Winter 1994, Volume 11.1
Fiction

E. L. DOCTOROW
Streetcar

There are no more passengers. Still the streetcar makes the daily run from the city.

Sand covers the tracks. The motorman stops the car at every corner and comes down with his broom and sweeps the track clean.

The flanged wheels of the car mill the sand till it no longer settles but hangs in the air like white smoke.

When the wind comes off the ocean the smoke is punched and buffeted and blown into the shapes of shades and ghosts that float and loom and shrink in their anguish through the streets of empty bungalows.

The sand rises in the street to the level of the curbs. The tracks are no more than thin intermittent glints of sunlight. One ordinary day at the last stop, at the foot of the dunes, the car slips gently atilt and the motorman abandons it without a backward glance.

The wind sandblasts the paint off the car till it is down to the wood. Eventually the wood bleaches white. In that year it is very beautiful.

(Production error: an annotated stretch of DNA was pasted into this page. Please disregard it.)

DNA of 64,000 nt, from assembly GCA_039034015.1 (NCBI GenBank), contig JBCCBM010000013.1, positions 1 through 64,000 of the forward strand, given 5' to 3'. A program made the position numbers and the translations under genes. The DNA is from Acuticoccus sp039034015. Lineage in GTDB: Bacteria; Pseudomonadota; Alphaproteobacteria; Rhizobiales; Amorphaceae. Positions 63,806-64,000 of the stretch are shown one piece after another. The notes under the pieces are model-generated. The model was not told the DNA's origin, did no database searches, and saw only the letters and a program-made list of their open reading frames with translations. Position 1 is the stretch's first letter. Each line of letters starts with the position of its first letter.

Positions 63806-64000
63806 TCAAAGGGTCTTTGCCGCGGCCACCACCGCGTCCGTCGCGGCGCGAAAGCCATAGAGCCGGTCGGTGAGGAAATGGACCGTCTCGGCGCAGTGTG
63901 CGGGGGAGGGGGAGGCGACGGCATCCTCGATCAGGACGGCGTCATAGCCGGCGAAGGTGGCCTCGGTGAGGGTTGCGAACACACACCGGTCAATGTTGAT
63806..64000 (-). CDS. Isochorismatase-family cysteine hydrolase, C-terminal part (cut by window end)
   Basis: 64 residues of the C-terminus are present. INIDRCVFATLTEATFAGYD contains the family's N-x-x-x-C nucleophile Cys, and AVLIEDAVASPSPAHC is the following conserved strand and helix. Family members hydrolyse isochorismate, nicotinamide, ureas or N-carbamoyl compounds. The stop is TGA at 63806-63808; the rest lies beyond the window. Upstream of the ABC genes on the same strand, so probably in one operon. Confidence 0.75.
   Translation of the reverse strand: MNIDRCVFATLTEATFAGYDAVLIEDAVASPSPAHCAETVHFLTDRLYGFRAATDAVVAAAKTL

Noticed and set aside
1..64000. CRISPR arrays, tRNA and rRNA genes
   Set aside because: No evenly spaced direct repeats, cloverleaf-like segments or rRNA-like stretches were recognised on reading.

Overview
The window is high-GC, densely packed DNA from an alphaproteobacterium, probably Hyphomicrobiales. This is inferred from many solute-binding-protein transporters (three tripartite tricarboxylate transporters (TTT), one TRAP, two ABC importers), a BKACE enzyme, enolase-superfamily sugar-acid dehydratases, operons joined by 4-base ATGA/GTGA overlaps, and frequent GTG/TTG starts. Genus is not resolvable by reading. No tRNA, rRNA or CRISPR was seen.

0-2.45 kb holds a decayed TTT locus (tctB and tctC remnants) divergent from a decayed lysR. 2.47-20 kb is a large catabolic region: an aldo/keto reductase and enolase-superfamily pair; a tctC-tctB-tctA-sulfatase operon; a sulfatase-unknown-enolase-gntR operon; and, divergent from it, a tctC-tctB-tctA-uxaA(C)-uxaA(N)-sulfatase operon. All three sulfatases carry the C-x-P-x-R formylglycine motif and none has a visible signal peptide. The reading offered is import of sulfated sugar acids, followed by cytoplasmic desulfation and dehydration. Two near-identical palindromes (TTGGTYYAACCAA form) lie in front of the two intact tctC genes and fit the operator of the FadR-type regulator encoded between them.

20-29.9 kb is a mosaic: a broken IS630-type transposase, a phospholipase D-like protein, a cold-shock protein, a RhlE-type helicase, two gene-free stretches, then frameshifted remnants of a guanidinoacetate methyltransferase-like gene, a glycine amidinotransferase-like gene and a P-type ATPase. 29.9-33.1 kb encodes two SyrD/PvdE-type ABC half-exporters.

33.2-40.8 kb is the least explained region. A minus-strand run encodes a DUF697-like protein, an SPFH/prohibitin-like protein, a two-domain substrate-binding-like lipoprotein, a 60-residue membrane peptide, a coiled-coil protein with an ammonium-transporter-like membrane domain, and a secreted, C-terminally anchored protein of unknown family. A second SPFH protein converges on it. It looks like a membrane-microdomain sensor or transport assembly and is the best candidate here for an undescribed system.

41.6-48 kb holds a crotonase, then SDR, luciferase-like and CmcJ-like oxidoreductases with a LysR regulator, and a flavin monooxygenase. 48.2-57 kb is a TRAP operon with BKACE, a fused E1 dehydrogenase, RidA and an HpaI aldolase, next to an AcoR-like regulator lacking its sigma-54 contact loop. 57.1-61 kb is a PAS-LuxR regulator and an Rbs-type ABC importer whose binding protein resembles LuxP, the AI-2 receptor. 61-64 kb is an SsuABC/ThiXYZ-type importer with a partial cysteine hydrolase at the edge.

The wind blows out the windows and sand fills the aisle and piles on the seats in the shapes of slumped bodies.

Terns fly in and lay their eggs and gum everything up with their guano and feathers. The car becomes a cheap symbol of civilization in ruins.

One winter a hurricane destroys the dunes and fills the car with seawater. The car lists like a sinking ship, half of it buried in a newly formed tide pool. Marine life begins to subsist there. Clams and crabs burrow in the sandwater. Minnows swim through the windows and snappers chase the minnows into star shaped sprays of watered light.

The streets of bungalow have been flattened. The wind blows through the stacked housewalls. Sections of roof rise and sail through the air. The utility poles tilt and topple and the electric wires hang in loops.

On the land horizon to the west the city skyline advances.

As the tide pool fills one day the underwater barrier is breached, the ocean breaks in, and the streetcar is lifted from its seabed and begins its stately drift out to sea.